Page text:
Memorial to Rittenhouse

The hidden history of Montrose Park

Montrose Park is an unassuming neighborhood park nestled among the historic mansions of Georgetown Heights. However, this park is more than just a gorgeous green space and recreation center. The park holds the story of feminine political power in DC’s early days (pre-voting rights!) and a peek at Georgetown’s industrial origins!

Today, visitors have access to picnic tables, sprawling grounds, a historic boxwood maze, playgrounds, tennis courts, a pergola, a public bathroom (major plus!), and the city’s largest Tulip Poplar. In addition, this park connects to some of the city’s best trails.

Rope making in Georgetown

The ropewalk in modern-day Montrose Park is lined with Osage orange trees and gas lamps. Image: Katy Cain
The ropewalk in modern-day Montrose Park is lined with Osage orange trees and gas lamps. Image: Katy Cain

Industrialist Richard Parrott bought the land that would become Montrose Park in 1804. On his sprawling estate, Parrott built an outdoor rope factory called a ropewalk. Along this straight stretch of ground, workers would twist long strands of hemp into rope. This incredibly important product was used in just about every industry at that time.

Business was booming! (And so was the war of 1812.)

According to the National Park Service’s Cultural Landscape Report, the federal government often called upon Parrot’s ropewalk to supply ropes. In fact, Parrott’s ropewalk supplied the ropes used on the Navy Frigate President, which served in the War of 1812.

I mean, just look at all those ropes.

Model of The President. Image from American History Museum

In addition to the ropewalk, Parrott constructed himself and his family a federal mansion on the property. With gorgeous sprawling grounds, he provided locals with a place to recreate, host large picnics, and put on other major events.

A view of the house with several additions after Parrott sold the house. Via NPS Cultural Landscape Report / Library of Congress, Prints and Photographs Division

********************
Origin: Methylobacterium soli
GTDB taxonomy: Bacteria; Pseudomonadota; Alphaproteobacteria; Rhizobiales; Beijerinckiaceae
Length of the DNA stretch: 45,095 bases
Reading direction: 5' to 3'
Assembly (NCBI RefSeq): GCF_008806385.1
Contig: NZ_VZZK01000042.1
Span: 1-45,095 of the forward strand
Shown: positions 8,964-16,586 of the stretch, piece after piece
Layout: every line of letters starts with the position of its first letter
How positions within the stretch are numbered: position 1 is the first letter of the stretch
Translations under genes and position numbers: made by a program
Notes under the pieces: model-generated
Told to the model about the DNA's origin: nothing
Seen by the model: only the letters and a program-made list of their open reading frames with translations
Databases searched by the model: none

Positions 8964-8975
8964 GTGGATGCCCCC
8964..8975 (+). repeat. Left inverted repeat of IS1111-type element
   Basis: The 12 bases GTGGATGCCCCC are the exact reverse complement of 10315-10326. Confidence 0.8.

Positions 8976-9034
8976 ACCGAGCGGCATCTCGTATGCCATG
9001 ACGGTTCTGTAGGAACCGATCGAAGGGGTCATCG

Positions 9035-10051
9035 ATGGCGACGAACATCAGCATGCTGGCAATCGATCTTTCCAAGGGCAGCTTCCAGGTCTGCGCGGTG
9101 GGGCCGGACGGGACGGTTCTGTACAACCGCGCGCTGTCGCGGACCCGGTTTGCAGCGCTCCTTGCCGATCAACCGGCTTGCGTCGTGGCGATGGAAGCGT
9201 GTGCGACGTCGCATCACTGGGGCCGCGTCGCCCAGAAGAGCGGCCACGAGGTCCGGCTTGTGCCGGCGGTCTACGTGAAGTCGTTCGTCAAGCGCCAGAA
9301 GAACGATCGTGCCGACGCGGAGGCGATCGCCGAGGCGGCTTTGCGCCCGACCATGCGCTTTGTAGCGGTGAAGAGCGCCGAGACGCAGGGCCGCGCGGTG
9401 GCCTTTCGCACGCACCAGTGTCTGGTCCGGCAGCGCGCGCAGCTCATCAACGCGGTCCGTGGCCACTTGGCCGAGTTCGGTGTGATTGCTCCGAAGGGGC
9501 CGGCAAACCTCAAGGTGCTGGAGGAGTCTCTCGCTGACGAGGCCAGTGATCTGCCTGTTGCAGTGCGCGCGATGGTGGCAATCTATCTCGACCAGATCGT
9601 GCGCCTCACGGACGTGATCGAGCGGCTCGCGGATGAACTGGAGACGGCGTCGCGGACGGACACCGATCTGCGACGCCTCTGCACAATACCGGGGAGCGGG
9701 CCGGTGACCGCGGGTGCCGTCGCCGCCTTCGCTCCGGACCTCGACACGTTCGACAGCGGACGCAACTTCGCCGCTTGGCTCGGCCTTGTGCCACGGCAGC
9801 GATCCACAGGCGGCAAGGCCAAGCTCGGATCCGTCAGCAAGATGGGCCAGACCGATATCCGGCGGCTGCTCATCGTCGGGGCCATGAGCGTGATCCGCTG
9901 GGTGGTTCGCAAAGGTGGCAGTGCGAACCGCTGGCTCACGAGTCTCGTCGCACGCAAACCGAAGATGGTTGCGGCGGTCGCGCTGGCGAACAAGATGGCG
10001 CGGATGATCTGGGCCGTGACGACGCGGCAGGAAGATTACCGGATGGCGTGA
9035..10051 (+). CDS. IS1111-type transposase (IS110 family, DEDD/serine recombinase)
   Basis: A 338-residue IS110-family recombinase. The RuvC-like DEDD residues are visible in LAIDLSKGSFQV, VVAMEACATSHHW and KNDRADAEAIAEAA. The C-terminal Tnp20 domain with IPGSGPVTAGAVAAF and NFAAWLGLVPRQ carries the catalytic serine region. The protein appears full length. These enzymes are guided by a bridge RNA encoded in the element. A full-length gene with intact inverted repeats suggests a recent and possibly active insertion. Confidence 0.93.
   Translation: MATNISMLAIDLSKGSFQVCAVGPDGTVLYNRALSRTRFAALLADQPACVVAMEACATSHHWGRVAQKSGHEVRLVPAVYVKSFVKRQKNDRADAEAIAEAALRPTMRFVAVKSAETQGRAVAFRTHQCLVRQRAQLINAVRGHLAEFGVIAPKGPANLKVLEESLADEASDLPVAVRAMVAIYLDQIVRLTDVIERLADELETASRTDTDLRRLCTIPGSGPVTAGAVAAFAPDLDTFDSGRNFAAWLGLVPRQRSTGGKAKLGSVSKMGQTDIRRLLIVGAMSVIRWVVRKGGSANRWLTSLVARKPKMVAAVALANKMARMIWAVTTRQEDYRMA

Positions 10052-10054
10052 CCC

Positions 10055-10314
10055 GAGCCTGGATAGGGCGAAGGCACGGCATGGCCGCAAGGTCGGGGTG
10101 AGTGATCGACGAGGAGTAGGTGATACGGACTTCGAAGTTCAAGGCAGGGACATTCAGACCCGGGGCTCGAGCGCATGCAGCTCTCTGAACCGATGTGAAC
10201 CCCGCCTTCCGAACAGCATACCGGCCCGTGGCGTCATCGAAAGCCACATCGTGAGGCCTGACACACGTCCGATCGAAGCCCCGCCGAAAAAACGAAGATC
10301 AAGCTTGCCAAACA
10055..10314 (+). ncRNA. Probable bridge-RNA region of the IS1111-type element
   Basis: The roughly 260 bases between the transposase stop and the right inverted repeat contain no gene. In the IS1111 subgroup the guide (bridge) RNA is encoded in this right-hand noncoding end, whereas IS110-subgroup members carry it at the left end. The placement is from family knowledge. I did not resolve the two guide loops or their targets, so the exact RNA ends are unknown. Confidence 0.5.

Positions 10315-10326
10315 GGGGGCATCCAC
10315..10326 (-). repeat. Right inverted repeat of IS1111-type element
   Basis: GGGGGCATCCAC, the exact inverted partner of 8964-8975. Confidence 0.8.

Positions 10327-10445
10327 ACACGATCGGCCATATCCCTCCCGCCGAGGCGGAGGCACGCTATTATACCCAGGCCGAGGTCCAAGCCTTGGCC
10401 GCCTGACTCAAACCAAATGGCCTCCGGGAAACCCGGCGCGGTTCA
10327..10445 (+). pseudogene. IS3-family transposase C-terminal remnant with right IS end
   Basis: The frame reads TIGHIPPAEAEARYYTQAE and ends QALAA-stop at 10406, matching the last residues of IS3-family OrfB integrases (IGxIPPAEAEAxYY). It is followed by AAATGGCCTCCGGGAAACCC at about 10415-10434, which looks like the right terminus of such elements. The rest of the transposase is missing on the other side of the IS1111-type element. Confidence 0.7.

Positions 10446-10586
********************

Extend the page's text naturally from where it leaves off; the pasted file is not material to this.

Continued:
After a couple of rope-related fires, Parrott sold the land. The families that followed Parrott added wings to the mansion, built buildings, and planted the park’s first boxwood bushes and Osage oranges.

By the early 1900s, Georgetown was getting pretty industrial and most of the fancier families decided to move elsewhere. As a result, the estate fell into disrepair. Soon it was slated for redevelopment.

The mansion in a state of disrepair. Via NPS Cultural Landscape Report / Library of Congress, Prints and Photographs Division

Loulie Lobbies Congress

Sarah Louisa Rittenhouse’s memorial Armillary Sphere. Image credit NPS.

Sarah Louisa Rittenhouse (1845-1943), affectionately called “Miss Loulie,” grew up in the neighborhood. She remembered what it was like before the estate was abandoned and she wanted to return the grounds to its recreational roots. She wanted to see the space saved as a park—Georgetown’s first—and provide neighborhood children with a place to play and adults with a place to recreate.

An act of congress

Rittenhouse needed Congress to buy the land and transform it into a public park. She started a door-knocking campaign with women in her neighborhood. In her words, she aimed to “enhance the value of the whole District by making public property what is one of the most beautiful and picturesque tracts within its boundaries.”

Her plan was working. She gathered around 500 signatures, many of them from women in the neighborhood, and brought her proposition to Congress on January 15, 1904, with the help of Senator Jacob H. Gallinger.

Even though the park proposition passed in the Senate, it was turned down in the House. The main opposition was Speaker of the House, “Uncle Joe” Cannon, who vowed he “wouldn’t give a nickel for parkland anywhere.”  

Second time’s a charm

A newspaper clip discussing the new park plans. Library of Congress.

Unrelenting in her goal, Rittenhouse, continued to write to the newspaper, ring doorbells, and gather signatures. According to the National Park Service, she even led a delegation of Georgetown ladies to corner Speaker Cannon in his own office!

Through her efforts, the proposition was officially tabled in the house in 1906, approved in 1908, and the park was officially purchased in 1911. The estate sold for $110,000. 

Miss Loulie stayed involved with the park planning throughout her life—even though some of her more ambitious ideas didn’t make the final cut. (For example, she wanted to move Georgetown’s Old Stone House to the far corner of the park.)

Visiting today

Park visitors relax in the victorian-era summer house while watching a game of tennis. Credit: Katy Cain

To transform the estate into a park, the government took down the federal-style mansion. They built the pergola and tennis courts and added gas lamps and playgrounds. Some features of the original estate remain including the ropewalk, a victorian era Summer House (the only original structure from the original estate), and 150-year-old boxwood plantings.

Today, the National Park Service maintains Montrose Park). An armillary sphere honoring Sarah Louise Rittenhouse welcomes members of the public as they come to the park for relaxation and recreation—just like Miss Loulie intended.

The park links up with several other prominent parks in the area including Dumbarton Oaks Park and Rock Creek Trail. Click here for a solid walking loop that takes you through Montrose Park.

Park Resources